Around the Nation
A column by Tom Van Dusen
We’ve all done it, including me and I know a fair amount about farm equipment and its safe operation.
You fall in, maybe 10 cars back, behind a farmer slowly driving or pulling bulky equipment along the highway at this time of year and grumble to yourself about why he/she doesn’t pick up speed or pull partly over onto the shoulder.
You’re Canadian so you don’t rudely honk the horn; you just sit behind the wheel and fume about being held up in your important trip to Tim’s.
With harvest time upon us and more machinery on the roads, the Ontario Federation of Agriculture has launched a campaign intended to educate motorists as to safety precautions both for them and farmers.
The campaign doesn’t castigate impatient motorists. In fact, it hands responsibility to farmers in being proactive in following safety rules while getting crops off to ensure that “everyone returns home safely.”
The onus is largely on farmers because a majority of city-oriented motorists don’t have the knowledge or awareness to interact safely while sharing the road with bulky, heavy agricultural equipment, says OFA regional director Rejean Pommainville, a Russell County farmer, part of a large family of agricultural activists.
The awareness program resulted from membership asking for a greater emphasis on road safety, says OFA General Manager Cathy Lennon. It’s all about preventing highway accidents and potentially disastrous outcomes for farmers and motorists alike.
Most of those rules are basic. Harvest time is extremely busy and the “stakes and external stressors are high,” Rejean points out. When drivers are in an impatient rush, farmers operating equipment on roadways must remain alert for sudden attempts to pass. Been there done that!
The notion that farmers should veer over to the shoulder is an accident waiting to happen. Rejean indicates the best practice is to stick to the paved portion: “Shoulders aren’t built to support heavy vehicles and it could result in a dangerous outcome.” He’s talking rollover here, people!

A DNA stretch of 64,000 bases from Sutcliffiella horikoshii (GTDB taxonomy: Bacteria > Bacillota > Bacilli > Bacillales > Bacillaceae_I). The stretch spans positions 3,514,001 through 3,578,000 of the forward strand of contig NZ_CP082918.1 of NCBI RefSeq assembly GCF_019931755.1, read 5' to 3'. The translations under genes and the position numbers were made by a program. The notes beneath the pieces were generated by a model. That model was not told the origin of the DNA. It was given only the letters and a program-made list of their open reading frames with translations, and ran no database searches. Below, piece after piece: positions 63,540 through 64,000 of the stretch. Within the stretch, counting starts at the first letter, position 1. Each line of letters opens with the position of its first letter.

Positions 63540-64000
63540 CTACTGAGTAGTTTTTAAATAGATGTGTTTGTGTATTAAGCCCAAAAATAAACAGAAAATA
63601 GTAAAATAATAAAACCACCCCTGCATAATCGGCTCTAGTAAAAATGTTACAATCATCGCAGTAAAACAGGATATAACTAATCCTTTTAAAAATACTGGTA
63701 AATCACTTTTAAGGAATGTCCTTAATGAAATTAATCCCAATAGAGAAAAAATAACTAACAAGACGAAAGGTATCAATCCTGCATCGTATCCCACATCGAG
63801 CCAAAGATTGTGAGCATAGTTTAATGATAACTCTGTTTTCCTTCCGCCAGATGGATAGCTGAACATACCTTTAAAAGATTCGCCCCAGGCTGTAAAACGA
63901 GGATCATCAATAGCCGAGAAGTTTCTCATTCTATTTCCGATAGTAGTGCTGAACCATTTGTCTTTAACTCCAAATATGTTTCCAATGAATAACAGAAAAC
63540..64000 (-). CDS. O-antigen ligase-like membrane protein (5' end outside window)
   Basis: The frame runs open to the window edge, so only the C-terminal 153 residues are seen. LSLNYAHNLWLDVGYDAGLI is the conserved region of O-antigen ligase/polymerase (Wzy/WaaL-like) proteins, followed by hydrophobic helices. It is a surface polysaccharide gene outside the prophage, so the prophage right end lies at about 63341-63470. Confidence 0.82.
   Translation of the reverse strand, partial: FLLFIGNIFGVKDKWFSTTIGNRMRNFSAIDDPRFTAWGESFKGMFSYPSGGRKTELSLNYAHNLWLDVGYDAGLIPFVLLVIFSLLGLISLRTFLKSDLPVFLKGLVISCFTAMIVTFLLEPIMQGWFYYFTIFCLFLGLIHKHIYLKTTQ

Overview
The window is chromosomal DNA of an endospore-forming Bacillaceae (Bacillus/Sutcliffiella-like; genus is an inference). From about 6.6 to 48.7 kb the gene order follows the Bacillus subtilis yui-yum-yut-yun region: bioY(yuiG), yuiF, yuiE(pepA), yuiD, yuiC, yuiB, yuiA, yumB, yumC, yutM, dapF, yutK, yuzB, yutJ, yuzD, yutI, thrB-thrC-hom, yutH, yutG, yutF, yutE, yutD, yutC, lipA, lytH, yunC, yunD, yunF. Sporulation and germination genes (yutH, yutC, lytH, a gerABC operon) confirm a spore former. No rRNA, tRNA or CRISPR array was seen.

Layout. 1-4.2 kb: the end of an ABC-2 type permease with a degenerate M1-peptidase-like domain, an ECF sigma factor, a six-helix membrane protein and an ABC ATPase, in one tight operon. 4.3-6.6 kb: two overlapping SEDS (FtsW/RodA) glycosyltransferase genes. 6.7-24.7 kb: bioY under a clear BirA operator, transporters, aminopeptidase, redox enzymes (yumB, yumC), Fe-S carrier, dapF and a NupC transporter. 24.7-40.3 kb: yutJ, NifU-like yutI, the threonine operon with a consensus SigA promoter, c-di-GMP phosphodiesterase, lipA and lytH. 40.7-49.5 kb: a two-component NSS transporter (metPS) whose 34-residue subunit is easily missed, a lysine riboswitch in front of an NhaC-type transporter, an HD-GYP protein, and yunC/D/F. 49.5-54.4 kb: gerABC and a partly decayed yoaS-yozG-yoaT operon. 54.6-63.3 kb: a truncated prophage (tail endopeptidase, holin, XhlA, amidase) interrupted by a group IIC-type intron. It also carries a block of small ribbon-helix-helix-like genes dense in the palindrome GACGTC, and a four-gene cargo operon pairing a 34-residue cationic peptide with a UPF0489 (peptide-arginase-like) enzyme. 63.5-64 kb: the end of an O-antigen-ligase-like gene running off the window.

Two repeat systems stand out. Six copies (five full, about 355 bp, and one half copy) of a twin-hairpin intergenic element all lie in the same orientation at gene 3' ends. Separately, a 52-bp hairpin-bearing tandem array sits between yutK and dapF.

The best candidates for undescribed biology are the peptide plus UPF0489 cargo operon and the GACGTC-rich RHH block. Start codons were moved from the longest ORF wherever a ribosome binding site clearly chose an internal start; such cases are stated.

As for speeding up, farm equipment is limited to a maximum highway speed of 40 km/h. Farmers must also follow other rules of the road related to distracted driving and signalling well in advance before turning. Equipment headlights and taillights should be kept on for safety purposes at all times rather than just 30 minutes before sunset and 30 minutes after sunrise as legally required.
Among newer measures cited by Rejean is the Russell Federation’s “Mud on the Road” pilot project in partnership with Russell Township which addresses the potential danger of slippery mud left behind by agricultural activities.
With a returnable deposit, participating farmers are given two road signs which warn of upcoming mud so that motorists proceed with caution; when fieldwork is complete, farmers are responsible for clearing away the mud as per municipal bylaw and for returning the signs.
Novel road safety approaches are occurring in other counties as well, such as Simcoe where the federation partnered with OPP to remind motorists to be patient in sharing the road with farm equipment.
Overall, Lennon emphasizes, farmers have a good track record in handling equipment on the road… but even one accident is one too many.
“It’s always worth taking an extra few minutes to double-check signs, lighting, and to refresh the farming team on rules of the road,” Rejean concludes.